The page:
Thursday, October 15, 2009

Wangauni Pelagic Trip

October's windy weather had already resulted in the postponment of one pelagic (meaning open water as opposed to coastal) trip off the coast of Wanganui. However, a break in the weather and good timing saw the opportunity to get out on the water on Tuesday. Ten of us from Wanganui and Palmy had chatered a fishing vessel and a 7am departure from port meant an early rise for the Palmy crew. Choppy, sloppy seas greeted us and depsite optimistically popping sealegs prior to leaving home a number of us quickly turned green-faced and took turns farewelling our breakfasts (Wild Bean Coffee & Muffin, $4.90, going, going gone!). Still the seabirds more than made up for it and soon after departing the shores we were joined by White-capped Albatross and Northern Giant Petrel. Laying out a line of chum at a later point resulted in higher number of visitors with a number of White-capped Albatross, Cape Petrel, Fairy Prion, a Fluttering Shearwater and Sooty Shearwater. Other birds came and went over the day and the spectacular dynamic soaring of the albatross was always a stirring, stunning sight to witness. Seeing these birds above the waves should surely be on everyone's bucket list. Here's a few shots from the day...

Thursday, October 1, 2009

Communicating Science

As part of my year I need to be communicating to others about my fellowship. Of course this blog is part of that but at the moment it is also being complemented with a few speaking engagements. The most recent was at Napier Forest & Bird where I spoke. It was a talk I wasn't sure I'd get to give as the weather when we left Palmy packed in and we were greeted by snow as we travelled through the gorge! This continued right through to beyond Norsewood and thick snow settled onto the roads making for a slow, treacherous drive.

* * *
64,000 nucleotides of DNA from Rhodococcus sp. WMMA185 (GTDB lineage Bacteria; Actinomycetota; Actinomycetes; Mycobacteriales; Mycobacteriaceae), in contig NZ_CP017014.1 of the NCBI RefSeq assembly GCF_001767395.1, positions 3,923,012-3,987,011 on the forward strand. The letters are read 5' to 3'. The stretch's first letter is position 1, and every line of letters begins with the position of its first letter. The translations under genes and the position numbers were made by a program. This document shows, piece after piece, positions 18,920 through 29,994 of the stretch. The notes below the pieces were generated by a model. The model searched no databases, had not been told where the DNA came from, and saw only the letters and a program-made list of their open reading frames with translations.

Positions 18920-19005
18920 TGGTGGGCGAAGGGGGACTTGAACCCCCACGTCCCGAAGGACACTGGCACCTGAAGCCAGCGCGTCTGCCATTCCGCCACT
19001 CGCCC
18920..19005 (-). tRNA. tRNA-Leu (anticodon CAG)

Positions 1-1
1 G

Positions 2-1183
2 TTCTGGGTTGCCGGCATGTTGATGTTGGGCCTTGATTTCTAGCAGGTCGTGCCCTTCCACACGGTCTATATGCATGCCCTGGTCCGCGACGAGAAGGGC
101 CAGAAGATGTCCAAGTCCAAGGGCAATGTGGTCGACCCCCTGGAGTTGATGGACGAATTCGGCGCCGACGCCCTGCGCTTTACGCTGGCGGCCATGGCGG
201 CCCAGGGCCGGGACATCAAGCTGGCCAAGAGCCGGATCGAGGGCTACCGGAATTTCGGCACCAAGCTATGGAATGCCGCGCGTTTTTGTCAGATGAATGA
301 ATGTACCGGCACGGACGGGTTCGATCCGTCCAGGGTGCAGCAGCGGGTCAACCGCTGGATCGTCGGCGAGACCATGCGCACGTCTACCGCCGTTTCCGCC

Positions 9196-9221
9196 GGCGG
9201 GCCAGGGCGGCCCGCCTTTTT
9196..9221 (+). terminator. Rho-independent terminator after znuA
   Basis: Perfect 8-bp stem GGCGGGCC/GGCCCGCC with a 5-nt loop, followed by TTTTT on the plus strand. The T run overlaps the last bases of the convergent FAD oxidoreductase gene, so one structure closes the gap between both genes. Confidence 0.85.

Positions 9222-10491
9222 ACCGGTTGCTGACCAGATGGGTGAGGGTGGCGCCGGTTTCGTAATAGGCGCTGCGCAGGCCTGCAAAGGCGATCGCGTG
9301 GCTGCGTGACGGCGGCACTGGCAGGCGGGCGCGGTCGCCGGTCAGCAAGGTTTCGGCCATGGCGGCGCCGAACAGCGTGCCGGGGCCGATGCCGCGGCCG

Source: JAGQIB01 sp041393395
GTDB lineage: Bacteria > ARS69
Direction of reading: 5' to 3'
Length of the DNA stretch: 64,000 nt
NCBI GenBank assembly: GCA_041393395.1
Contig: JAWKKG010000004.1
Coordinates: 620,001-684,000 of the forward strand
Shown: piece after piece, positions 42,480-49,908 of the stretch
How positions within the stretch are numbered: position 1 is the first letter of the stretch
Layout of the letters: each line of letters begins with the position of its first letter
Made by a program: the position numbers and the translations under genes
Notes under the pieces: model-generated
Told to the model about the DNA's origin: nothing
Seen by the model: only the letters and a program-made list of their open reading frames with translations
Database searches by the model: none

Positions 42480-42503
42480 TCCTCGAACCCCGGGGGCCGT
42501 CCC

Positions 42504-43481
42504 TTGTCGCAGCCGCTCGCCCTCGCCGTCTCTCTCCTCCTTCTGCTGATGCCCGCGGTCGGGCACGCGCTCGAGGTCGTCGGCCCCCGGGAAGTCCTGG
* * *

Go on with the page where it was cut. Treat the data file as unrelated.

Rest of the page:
I also enjoyed putting the whole year together as a presentation, there's some great stories to tell and photos to share. I always admire great communicators, Paul Callaghan being one of the best science communicators around - he can make science accessible and just engage an audience with his experience, knowledge and clear commincation style. Actually I'm currently reading his great book, As far as we know, basically transcripts of his Saturday morning interviews with Kim Hill, which I highly recommend. I can only hope my talks are enjoyed and give a sense of the awe I feel about the epic migrations of these amazing shorebirds.